For an hour or so daily, black-tipped reef sharks join the waters of the pink stingrays in the Pacific Islands, off the coast of Moorea. This French Polynesian island is accented with Colonial architecture, friendly locals, and island cuisine. Most people visit Moorea to discover the angry volcanoes that lurk in the distance, but braver souls ignore the smoking giants, and instead look inside (of the waters).
Because the sharks are inclined to feed on the pink stingrays whenever possible, the two are not often seen in the same area. In this Moorean lagoon, the two swim alongside of one another, and seemingly enjoy the sport of racing. Clever Moorea villagers decided that profits could be made from this wonderful pass time of watching the stingrays and sharks playing.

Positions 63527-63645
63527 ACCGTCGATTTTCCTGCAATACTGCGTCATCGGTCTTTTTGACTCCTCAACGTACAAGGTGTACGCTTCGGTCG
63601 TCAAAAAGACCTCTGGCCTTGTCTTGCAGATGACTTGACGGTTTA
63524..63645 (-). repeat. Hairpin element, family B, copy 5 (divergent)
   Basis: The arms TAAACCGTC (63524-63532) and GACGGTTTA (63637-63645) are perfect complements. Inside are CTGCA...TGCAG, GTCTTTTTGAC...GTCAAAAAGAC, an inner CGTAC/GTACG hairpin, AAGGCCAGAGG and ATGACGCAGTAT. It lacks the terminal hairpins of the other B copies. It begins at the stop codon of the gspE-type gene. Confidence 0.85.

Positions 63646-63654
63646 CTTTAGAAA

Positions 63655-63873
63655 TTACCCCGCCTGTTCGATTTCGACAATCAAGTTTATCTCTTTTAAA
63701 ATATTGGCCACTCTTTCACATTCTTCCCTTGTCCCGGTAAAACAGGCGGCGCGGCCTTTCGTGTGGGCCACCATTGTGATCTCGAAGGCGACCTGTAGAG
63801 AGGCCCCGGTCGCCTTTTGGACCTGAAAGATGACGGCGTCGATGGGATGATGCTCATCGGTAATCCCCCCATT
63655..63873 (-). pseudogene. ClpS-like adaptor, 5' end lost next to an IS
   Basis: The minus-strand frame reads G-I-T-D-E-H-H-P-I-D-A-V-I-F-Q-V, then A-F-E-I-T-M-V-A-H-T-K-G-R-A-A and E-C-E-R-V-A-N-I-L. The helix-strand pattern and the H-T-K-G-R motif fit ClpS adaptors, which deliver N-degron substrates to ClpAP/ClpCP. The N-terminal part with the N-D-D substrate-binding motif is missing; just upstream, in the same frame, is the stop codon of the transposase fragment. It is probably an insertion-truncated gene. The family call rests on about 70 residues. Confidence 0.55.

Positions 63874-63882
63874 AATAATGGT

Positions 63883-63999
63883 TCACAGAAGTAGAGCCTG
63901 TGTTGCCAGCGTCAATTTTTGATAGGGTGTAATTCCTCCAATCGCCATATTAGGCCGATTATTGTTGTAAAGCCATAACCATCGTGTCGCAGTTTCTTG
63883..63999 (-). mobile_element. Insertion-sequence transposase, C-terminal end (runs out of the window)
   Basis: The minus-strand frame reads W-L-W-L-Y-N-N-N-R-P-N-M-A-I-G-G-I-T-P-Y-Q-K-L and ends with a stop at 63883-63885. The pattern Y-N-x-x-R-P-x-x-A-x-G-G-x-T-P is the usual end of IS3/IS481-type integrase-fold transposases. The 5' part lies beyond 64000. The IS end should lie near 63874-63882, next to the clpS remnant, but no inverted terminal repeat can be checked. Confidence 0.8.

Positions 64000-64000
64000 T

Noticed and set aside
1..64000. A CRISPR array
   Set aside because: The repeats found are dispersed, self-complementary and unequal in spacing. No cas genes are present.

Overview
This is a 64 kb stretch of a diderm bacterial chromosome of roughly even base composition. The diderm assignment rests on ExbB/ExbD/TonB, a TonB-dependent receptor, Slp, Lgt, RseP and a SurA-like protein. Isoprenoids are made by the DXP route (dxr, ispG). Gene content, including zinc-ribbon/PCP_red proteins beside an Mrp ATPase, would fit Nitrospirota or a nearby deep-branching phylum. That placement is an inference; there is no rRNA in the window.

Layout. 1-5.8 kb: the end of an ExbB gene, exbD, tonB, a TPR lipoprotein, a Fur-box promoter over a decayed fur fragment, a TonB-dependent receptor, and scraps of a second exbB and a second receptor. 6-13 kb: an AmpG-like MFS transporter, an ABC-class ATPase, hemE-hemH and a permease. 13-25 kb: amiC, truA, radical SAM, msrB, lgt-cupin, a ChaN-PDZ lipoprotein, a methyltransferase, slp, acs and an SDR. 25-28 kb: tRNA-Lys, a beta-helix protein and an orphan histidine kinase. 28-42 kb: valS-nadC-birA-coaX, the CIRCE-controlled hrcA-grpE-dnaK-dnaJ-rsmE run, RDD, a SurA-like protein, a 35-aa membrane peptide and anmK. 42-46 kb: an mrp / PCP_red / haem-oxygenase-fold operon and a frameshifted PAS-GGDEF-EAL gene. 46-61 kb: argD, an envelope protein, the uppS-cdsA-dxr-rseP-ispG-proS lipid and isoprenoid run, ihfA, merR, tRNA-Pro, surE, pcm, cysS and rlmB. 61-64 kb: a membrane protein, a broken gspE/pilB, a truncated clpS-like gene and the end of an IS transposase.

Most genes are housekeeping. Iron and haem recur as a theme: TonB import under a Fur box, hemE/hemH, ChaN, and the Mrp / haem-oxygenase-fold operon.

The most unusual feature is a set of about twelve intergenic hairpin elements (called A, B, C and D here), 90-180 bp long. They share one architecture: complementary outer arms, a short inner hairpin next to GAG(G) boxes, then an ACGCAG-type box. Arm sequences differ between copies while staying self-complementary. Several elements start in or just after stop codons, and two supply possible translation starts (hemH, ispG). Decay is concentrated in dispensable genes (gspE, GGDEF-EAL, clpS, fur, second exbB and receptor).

Fifteen years ago the locals began feeding the stingrays, in order to attract more of them. Tourists are now able to accompany locals to the shores, to feed the dangerous pink stingrays. The sharks still come to the lagoon, lured by the smell of fish being consumed by the stingrays. Today, the rays are the only marine animals that it is permissible to feed in Moorea.
Claiming that it’s perfectly safe to get into the waters with the black-tipped reef sharks, guides will often lead tourists into the water with the rays, to feed them close up. The guides in Moorea believe that black-tipped reef sharks in the Pacific Islands have different behaviour patterns than sharks elsewhere, so people need not fear them.
Swimming with the sharks is usually slang for death, but in the case of Moorea, it’s a re-birthing of sorts. People transcend their fears, and also manage to feed stingrays. The experience is something spiritual, a close tie with nature that people can’t understand until they’ve done it, and it’s worth the trip to Moorea in the Pacific Islands.